Wednesday, 7 July 2021

The Hand of Kornelius Voyt

Wyrd Britain reviews Oliver Onions' 'The Hand of Kornelius Voyt' published by Valancourt Books.
Oliver Onions
Valancourt Books 

When Peter Byles’s father dies shortly before the boy’s thirteenth birthday, the young orphan is sent to live at the Victorian Gothic mansion of his father’s friend, Dr. Kornelius Voyt. Peter arrives at the dreary house, surprised to find that he sees nothing of the enigmatic Voyt, instead passing his time in lessons with a young German tutor. But it soon becomes clear to Peter that these lessons are only preparations for something much more sinister that Voyt intends to teach him. Voyt, unable either to hear or speak, has learned to compensate for his disability by developing extraordinary powers of the mind, powers which allow him to communicate telepathically, control the wills of others, and even inflict pain on those who anger him. Voyt has a terrifying vision of the world’s future, and he is determined to use Peter as a pawn in his inscrutable plans.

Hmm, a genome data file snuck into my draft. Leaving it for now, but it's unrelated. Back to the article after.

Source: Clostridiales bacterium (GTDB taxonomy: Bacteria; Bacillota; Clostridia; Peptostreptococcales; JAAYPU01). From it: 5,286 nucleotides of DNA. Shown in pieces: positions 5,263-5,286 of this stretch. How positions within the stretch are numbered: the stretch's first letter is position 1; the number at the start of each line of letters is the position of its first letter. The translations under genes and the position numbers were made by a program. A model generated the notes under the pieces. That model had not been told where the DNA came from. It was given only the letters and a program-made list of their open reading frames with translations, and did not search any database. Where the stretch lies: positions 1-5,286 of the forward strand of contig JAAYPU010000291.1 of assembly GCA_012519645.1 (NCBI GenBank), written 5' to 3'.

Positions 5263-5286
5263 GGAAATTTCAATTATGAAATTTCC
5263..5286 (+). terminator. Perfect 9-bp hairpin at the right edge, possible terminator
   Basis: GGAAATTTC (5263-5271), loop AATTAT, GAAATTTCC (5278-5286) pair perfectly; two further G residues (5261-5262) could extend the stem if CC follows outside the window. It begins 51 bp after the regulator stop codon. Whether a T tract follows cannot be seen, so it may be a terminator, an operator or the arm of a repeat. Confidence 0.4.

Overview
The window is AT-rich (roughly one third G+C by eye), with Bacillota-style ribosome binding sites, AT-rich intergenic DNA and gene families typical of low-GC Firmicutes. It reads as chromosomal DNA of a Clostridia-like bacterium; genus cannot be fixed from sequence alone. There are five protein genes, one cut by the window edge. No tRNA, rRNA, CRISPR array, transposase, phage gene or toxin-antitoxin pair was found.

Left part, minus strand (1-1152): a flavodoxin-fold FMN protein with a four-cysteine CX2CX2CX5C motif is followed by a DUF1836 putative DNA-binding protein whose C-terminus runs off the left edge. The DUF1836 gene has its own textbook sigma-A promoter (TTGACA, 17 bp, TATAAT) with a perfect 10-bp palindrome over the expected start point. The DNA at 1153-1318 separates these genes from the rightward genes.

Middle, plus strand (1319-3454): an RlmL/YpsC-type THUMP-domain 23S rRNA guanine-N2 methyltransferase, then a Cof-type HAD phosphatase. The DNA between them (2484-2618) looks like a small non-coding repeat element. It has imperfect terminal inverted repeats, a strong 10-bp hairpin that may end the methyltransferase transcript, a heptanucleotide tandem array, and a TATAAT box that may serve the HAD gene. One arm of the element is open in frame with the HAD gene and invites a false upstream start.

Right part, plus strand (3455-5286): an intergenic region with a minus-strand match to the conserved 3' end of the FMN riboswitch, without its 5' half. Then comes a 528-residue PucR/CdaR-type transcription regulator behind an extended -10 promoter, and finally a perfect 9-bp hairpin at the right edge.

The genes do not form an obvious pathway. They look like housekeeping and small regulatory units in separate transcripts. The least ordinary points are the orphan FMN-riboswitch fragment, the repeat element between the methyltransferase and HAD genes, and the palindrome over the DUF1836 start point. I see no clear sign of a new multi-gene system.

When he's orphaned at age 12 Peter Byles is sent to live with his father's enigmatic friend Kornelius Voyt, a deaf mute with the uncanny ability to communicate telepathically and to remotely influence the actions of others.  Under his roof Peter is tutored in sign language and German but beyond this he is instructed only to observe and report on those he meets as all the while Voyt slowly indoctrinates his young ward into his misanthropic world view.

Mostly existing off page Voyt is a menacing but ultimately pathetic character whilst Peter is a brat denied the chance to grow beyond adolescent petulance and wilful cruelty.  They are a perfect pairing that'll damn them both.
Written with Onions' characteristic intensity the book follows Peter as he both embraces and rebels against his forced destiny and Onions is masterful in teasing out these steps in the young man's development.  Unfortunately when the end comes it all fizzles out a little and the story ends in a very human and undramatic manner.

For those, like me, who know Onions entirely for his superlative short stories this proved to be a fascinating read but one that didn't quite have the power of his shorter tales.

Buy it here - UK / US.

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